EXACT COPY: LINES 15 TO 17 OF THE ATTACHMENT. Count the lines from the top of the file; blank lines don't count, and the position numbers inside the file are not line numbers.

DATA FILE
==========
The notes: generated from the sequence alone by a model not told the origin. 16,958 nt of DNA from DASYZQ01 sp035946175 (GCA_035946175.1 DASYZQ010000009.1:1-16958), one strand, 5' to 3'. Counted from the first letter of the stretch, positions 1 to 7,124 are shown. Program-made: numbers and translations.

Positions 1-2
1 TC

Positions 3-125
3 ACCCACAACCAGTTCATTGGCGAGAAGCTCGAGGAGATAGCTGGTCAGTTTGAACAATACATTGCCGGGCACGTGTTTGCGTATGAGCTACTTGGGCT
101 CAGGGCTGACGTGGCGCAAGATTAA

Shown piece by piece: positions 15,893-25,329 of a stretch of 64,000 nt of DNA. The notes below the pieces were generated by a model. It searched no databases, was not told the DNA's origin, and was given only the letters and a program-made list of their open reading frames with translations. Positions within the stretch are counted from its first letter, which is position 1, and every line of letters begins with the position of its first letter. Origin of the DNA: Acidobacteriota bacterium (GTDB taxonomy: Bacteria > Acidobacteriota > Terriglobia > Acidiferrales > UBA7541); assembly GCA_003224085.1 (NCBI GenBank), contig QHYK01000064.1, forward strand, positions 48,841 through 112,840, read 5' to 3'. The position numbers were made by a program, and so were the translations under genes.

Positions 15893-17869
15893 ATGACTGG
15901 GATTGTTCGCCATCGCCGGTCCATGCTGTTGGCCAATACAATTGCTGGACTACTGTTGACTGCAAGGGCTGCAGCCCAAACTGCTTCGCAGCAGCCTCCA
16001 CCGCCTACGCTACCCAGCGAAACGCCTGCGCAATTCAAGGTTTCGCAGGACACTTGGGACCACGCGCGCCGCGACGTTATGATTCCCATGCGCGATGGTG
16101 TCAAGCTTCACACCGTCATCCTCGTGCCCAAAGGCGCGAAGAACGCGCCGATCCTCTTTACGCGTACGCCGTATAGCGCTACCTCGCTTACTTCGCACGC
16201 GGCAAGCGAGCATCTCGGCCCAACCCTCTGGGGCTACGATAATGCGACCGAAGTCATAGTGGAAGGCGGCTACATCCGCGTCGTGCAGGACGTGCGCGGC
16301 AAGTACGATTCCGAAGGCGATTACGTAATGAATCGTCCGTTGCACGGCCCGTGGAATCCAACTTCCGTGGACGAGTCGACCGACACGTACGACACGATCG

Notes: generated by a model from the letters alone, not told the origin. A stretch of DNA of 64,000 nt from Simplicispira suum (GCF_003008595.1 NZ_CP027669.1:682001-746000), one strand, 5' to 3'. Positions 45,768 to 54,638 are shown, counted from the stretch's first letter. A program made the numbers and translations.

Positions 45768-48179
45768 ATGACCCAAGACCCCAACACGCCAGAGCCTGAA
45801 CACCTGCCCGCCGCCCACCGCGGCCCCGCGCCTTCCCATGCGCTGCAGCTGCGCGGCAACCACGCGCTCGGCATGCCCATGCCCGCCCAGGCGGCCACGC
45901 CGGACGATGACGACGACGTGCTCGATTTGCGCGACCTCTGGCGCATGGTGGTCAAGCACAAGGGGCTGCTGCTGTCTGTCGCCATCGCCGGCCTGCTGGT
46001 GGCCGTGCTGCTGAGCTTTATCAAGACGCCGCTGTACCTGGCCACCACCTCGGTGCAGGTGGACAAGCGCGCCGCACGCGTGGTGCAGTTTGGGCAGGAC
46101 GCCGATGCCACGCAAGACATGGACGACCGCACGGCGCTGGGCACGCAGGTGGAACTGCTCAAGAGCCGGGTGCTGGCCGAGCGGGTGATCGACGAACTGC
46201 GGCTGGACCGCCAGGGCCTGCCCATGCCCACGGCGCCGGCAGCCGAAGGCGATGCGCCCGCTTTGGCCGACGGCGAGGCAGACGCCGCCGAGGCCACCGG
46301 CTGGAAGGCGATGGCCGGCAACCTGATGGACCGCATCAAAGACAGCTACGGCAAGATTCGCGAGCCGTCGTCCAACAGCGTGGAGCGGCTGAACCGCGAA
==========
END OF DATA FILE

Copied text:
Notes: generated by a model from the letters alone, not told the origin. A stretch of DNA of 64,000 nt from Simplicispira suum (GCF_003008595.1 NZ_CP027669.1:682001-746000), one strand, 5' to 3'. Positions 45,768 to 54,638 are shown, counted from the stretch's first letter. A program made the numbers and translations.

Positions 45768-48179
45768 ATGACCCAAGACCCCAACACGCCAGAGCCTGAA